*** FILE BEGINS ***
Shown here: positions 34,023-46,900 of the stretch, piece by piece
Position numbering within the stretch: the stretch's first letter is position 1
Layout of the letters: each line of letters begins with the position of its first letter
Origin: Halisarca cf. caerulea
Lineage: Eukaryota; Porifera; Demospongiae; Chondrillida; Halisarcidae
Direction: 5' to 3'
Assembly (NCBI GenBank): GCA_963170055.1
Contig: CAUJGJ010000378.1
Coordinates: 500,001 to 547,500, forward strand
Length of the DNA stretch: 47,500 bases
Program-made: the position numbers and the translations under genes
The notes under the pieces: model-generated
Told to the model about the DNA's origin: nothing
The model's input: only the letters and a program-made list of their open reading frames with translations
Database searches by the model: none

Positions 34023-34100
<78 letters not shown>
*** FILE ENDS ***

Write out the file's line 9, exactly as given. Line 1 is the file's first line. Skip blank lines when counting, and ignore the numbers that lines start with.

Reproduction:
Coordinates: 500,001 to 547,500, forward strand